FRISCO, Texas – The Cowboys begin the offseason with plenty of unanswered questions, including the future of more than 20 impending free agents from a 12-win team that desperately wants to improve on a first-round playoff exit in 2021.
Somewhat surprisingly, there are few questions about the coaching staff.
When the season ended, many thought that at least one of Dallas' coordinators -- offensive coordinator Kellen Moore and/or defensive coordinator Dan Quinn -- would leave for a head coaching opportunity. The offense finished first in total yards and points, and the defense produced a huge turnaround from 2020, leading the league in takeaways.
Quinn returned on a new deal after interviewing with five teams, a decision that Cowboys owner/general manager Jerry Jones called a "huge victory" for the franchise. Moore is also set to return after interviewing with four teams but not securing a head coaching offer elsewhere. (His last interview, the Miami Dolphins, hired 49ers offensive coordinator Mike McDaniel instead.)
And Jones has emphasized that head coach Mike McCarthy's job security was never in question, despite speculation to the contrary following the Cowboys' 23-17 playoff loss to San Francisco.
"The idea of Mike being twisting in the wind just wasn't the case at all," Jones said on 105.3 The Fan in late January. "We were sitting there trying to keep Dan Quinn and trying to maintain continuity on our coaching staff."
Jones has always valued staff continuity, particularly over the last 20 years. He has long maintained that it was a mistake to fire Chan Gailey in 2000 after the team made the playoffs twice in two seasons.
So far, the only change on McCarthy's staff this winter appears to be at receivers coach, where Adam Henry has an expiring contract. The Cowboys reportedly plan to hire Robert Prince, who has coached receivers for the Texans and Lions since 2014 and was Boise State's offensive coordinator in 2011 when Moore was the Broncos' star quarterback.
Moore's return as play caller is important for a couple reasons. The Cowboys believe Moore, 33, continues to have a bright future just four years into his coaching career, and McCarthy wants to keep a similar offense in place for quarterback Dak Prescott for – let's say it once again -- _continuity's _sake.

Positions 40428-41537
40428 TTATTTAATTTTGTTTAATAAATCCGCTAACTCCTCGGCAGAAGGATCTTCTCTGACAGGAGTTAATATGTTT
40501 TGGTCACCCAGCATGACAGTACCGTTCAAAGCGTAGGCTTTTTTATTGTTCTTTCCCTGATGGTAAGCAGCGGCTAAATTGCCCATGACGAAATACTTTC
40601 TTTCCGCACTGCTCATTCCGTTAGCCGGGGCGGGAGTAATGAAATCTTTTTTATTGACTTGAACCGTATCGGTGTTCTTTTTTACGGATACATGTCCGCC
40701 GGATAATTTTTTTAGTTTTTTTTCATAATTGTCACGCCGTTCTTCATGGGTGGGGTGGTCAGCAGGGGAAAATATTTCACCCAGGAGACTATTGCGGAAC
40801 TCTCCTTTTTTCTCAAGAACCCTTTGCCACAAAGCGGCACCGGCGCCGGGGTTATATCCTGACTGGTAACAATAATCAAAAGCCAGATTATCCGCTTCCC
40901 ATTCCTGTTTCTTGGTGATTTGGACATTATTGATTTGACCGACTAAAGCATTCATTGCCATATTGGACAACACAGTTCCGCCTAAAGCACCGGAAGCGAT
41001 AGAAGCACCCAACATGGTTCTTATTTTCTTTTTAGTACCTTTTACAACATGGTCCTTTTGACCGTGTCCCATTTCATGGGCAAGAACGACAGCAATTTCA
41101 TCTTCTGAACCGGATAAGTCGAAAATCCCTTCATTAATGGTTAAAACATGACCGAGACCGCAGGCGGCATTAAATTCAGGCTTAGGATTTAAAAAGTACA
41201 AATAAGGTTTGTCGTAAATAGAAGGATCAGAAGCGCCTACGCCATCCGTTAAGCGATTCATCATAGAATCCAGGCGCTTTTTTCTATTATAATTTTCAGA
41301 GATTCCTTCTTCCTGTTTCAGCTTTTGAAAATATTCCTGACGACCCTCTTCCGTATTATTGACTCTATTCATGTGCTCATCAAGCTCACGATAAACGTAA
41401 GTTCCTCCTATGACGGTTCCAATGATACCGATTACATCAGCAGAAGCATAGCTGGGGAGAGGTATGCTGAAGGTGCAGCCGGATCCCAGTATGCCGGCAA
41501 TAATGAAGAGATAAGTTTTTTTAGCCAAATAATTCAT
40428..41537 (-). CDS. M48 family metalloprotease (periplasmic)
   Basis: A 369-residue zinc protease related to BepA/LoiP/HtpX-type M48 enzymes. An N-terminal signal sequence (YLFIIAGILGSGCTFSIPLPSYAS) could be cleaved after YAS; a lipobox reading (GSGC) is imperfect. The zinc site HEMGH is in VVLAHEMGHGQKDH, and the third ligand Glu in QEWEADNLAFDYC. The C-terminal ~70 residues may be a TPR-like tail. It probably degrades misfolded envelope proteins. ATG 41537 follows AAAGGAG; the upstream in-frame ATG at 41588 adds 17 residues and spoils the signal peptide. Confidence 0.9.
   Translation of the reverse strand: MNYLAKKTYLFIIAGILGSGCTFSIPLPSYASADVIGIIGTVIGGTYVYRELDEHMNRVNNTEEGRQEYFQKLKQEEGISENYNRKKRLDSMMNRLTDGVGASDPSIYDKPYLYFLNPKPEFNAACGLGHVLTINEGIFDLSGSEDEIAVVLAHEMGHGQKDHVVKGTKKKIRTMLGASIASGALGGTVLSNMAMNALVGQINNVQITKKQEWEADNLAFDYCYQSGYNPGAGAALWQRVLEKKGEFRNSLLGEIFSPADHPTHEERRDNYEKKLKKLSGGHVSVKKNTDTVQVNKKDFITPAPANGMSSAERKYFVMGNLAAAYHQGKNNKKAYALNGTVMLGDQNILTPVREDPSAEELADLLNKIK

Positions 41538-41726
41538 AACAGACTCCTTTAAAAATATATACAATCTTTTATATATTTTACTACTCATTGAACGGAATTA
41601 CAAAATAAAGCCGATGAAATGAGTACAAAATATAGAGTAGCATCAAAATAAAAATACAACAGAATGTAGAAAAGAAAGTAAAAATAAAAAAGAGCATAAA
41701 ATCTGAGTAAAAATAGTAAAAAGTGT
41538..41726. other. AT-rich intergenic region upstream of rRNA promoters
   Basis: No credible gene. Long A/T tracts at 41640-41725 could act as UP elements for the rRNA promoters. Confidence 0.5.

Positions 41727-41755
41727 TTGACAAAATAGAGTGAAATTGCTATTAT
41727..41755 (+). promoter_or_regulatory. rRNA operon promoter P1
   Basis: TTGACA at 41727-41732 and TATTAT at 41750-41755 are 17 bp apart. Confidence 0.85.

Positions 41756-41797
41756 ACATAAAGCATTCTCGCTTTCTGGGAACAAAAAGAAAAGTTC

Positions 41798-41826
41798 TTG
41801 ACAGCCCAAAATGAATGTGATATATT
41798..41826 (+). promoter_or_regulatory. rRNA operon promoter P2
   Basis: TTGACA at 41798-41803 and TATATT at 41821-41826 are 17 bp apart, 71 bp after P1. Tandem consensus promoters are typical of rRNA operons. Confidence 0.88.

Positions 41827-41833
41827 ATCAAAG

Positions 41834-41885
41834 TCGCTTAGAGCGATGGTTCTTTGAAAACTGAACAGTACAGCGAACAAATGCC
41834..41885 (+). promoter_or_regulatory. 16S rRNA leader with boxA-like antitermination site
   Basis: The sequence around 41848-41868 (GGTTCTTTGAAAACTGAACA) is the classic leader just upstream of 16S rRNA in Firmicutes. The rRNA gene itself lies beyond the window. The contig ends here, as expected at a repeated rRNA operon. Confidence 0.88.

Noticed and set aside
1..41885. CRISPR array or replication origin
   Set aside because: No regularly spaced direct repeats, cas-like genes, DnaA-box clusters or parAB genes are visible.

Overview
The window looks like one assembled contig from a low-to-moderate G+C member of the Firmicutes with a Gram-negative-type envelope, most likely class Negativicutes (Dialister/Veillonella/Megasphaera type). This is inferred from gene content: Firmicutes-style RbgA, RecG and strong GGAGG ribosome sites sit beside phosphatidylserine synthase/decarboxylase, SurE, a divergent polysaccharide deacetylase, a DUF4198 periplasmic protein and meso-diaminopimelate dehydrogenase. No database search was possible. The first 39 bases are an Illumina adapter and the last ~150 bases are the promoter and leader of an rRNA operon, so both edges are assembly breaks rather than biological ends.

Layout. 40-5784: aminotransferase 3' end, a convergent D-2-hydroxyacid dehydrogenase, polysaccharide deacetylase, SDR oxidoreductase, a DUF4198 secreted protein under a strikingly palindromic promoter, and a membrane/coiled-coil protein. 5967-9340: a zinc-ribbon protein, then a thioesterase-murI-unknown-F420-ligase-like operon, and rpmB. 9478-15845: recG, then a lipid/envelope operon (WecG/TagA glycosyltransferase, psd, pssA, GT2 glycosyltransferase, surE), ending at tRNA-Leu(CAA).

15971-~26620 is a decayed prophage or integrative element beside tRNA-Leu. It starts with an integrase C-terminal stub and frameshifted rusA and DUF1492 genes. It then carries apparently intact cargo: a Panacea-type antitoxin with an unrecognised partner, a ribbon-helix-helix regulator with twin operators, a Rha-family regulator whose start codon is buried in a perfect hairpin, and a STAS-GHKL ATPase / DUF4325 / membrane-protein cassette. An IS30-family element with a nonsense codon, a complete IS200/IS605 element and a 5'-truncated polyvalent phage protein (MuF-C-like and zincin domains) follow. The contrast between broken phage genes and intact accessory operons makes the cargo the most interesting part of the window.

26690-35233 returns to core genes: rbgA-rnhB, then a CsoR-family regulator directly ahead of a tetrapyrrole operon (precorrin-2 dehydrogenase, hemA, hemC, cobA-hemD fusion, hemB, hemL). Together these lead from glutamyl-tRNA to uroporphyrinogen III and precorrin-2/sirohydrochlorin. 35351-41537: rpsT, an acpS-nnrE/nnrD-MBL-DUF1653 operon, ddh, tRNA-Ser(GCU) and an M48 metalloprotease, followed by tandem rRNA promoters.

That said, McCarthy emphasized that the offense must continue to evolve and improve in specific areas. Though dominant at times and statistically among the league's best, the production wasn't as consistent after the bye week, including the playoff loss.
"We've talked before about how the season goes, how the first third of the season, the challenges you have there, then the second and third and how tough it is in the final third. You break that down in all three phases," McCarthy said. "Specifically to the offense, you've got to take a hard look at that. What made you successful early? How did you go through the adversity and tribulations of injuries and changes in your lineup, because you have to play a little differently then. There are concepts and people you need to help. Do we have enough help in our protections?
These are all questions that are very fair and we're going to take a normal look at it. It's not like we're taking a hard look at it. But we definitely need to tweak some things."
The roster will change this offseason, as it always does. That's life in the salary cap era.
But Jones has faith in the club's track record of targeting the right players in free agency and the draft -- and the coaching staff putting players in the right positions to succeed.
"The constant here is we have great coaches, great staff," Jones said.